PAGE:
A few years ago, a beautiful friend explained to me how she made the tough decision to ease her doggie-child’s suffering and put her to sleep. She kept two jars – one for good days and one for bad days – and would then put a bead in the appropriate jar depending on how the day went for the dog. When there was an abundance of beads in the “tough day” jar, she knew she needed to make a tough decision.

She was telling me this story at the perfect time because I had been so engrossed in reliving every tough moment of each day during my divorce, with anyone that would listen, that it seemed that every day was getting worse by the minute.  So I decided to employ her tool and pulled two jars and beads out of my craft bins.

I found out two interesting things: I was forced to reflect on every moment of the day not just the bad days and that my days really weren’t as bad as they seemed. I discovered that I was making the once or twice-a-day bad moments much bigger than they really were.

At the time, being a single mom to two boys that had activities out the wazoo was really hard and dealing with my ex was at the pinnacle of rough. When I started using a tough-day jar and an awesome-day jar, I realized that my boys were really cool and much more entertaining and fun than they were draining and that my friendships were helping me focus on other things than just my ex’s tantrum of the day.

What I had previously thought was the toughest day ever because my oldest threw a huge fit about doing homework was really only a blip on my radar because I started seeing the awesome-day jar fill up much faster than I expected. Having that visual reminder of really how great my days were, kept me going and with a better attitude.
Since then I’ve used this technique for a few different things like losing weight (which I did) and trying to decide if I needed to change jobs (which I did). It’s become so engrained in my head to first ask myself “was it really that bad or was it something small” that I now do it subconsciously in my head with almost every tough moment that I run into.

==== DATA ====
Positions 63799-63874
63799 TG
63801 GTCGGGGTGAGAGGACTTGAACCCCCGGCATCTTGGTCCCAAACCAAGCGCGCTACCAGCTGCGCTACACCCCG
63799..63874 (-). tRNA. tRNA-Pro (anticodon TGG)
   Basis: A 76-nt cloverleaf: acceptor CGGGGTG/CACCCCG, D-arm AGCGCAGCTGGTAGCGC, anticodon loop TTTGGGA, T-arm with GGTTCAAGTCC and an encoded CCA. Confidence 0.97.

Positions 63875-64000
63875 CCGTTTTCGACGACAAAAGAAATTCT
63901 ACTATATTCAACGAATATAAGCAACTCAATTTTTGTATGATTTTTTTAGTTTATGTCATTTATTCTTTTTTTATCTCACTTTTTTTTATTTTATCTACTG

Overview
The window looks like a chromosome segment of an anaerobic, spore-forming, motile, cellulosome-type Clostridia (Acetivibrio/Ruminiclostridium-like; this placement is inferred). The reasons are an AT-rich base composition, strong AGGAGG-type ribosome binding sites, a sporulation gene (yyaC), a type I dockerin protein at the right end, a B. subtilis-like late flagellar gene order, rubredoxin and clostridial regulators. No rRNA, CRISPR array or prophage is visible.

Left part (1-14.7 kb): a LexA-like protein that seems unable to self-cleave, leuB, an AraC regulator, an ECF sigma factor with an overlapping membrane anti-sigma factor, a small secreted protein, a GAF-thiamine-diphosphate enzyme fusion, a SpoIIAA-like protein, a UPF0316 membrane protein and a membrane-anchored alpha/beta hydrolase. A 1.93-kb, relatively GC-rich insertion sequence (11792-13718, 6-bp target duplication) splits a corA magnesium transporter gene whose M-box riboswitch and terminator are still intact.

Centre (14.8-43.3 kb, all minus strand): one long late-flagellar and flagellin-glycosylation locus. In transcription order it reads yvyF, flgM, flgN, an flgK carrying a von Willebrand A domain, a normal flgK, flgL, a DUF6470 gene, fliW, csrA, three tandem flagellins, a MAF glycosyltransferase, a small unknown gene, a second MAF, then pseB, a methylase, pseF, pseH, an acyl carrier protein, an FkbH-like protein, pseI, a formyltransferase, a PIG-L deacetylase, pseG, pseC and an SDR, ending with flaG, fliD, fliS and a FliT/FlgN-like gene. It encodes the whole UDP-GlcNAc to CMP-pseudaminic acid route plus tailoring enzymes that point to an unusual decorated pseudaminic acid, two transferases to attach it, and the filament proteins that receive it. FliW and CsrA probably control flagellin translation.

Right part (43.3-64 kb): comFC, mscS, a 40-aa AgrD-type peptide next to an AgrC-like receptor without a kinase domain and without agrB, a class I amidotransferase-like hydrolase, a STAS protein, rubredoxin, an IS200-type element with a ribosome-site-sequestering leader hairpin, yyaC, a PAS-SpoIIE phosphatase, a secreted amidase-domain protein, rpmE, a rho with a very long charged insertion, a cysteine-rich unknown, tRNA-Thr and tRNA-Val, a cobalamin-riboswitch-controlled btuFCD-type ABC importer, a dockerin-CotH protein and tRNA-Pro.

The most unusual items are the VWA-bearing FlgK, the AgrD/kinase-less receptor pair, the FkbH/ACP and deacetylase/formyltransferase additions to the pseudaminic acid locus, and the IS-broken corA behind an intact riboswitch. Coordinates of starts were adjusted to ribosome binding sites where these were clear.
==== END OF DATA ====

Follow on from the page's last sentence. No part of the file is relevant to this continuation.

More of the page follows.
Earlier this week, my oldest acted like big brothers do sometimes and picked on his little brother so epic-ly that I threatened that he wasn’t going to leave the house EVER again. (And then I thought about what life would be like with a 38 yr old son in my house and realized that may not be the best punishment.)

Then two days later, this same 9 yr old woke up early, got his brother and 3 yr old cousin up, got his cousin dressed, apparently taught his cousin how to wipe himself (I can only hope they washed their hands) and then was getting things set up to feed the three of them breakfast when he woke me up. If you knew this kid, you’d know this is completely different from his norm of “please do everything for me” attitude. He later told me the reason he did that was because he knew he had extra punishments and because it was almost Mothers Day. That morning has put me on cloud nine so much that my mental awesome-day jar is likely to be full for weeks. That full jar will help me keep my head out of the “sucky-day” blues for a while to come.

So my challenge to you, especially single parents, is that when there are tough moments, try not to focus on just that one event. Look at the day in full, at the end of the day, to reflect and keep the good stuff at the front of your memory and the bad stuff at the back. Try the jar idea or make a list…anything that will draw you out of that one rough moment and help you focus on all of the wonderful moments in your life.


One comment

  1. Excellent suggestion! It’s so easy to drown in a glass of water…it’s good to be reminded that the bad moments will pass on the good memories can fill you’re awesome jar for a weeks.

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